A small but shameless plug for an event I helped organise. Next weekend London’s ICA (Institute of Contemporary Art) is showing a four day retrospective of the best Swedish exploitation films from the 1960s and 1970s.
While everyone likes to associate Swedish cinema with Ingmar Bergman, a film like ‘The Language of Love’ would in fact play in three times as many London cinemas as Bergman’s latest in those days. Plus it was Travis Bickle’s idea of a good first date movie in ‘Taxi Driver‘. The London Telegraph has a good slide show about the event and you can find out more on ICA’s homepage:
Sweden has historically been considered an international front-runner in regards to social reforms, health care, sexual equality, freedom of speech and actively working against bigotry and double standards. This has in many ways been reflected in Swedish cinema, most evident in the films from the sexual revolution of the late 60s and early 70s. These films had such an impact that many of us still associate Sweden with skinny dipping, promiscuity and voluptuous blondes, and this weekend of films won’t do much to change that perception.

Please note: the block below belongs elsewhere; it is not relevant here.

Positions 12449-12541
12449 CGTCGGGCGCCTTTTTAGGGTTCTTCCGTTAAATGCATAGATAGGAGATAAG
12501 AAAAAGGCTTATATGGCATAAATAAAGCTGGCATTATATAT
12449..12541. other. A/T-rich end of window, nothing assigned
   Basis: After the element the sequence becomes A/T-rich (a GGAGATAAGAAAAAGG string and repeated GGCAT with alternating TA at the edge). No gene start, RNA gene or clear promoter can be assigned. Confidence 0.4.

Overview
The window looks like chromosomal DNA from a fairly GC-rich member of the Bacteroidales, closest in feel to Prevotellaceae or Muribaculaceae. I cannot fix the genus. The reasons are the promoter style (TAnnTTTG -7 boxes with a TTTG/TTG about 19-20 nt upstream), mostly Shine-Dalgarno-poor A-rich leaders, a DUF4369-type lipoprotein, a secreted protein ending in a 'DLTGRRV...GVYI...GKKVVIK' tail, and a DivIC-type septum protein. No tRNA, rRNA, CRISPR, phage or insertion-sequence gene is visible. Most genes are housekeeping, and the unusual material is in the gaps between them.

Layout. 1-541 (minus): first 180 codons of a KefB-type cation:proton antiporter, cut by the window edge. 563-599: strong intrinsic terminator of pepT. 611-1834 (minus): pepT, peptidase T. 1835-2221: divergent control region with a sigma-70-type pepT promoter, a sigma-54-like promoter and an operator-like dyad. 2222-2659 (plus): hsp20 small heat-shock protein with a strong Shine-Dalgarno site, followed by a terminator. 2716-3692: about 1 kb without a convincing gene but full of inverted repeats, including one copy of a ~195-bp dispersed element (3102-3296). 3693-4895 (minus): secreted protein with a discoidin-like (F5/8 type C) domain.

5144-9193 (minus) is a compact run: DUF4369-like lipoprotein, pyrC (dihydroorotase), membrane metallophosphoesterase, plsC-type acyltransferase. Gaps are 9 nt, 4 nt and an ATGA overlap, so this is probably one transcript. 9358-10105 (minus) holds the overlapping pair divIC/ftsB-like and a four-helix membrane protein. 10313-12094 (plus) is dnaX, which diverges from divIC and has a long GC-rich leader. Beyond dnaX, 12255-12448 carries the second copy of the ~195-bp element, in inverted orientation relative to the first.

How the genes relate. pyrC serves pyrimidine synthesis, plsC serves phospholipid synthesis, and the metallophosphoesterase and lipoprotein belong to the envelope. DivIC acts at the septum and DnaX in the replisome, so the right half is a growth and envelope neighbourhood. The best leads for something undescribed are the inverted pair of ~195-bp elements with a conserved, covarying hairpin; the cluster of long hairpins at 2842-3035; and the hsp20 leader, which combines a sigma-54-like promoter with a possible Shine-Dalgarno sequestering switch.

As a bonus you will get to meet Christina Lindberg herself, the star of ‘Thriller – A Cruel Picture‘, which was Quentin Tarantino’s inspiration for ‘Kill Bill‘. It’s all a reminder of the days when there were still cinemas where an old rain coat was the obligatory dress code. And, yes, that is Stellan Skarsgård in the photo above, before he became big, went to Hollywood and appeared in blockbusters like ‘Pirates of the Caribbean’.
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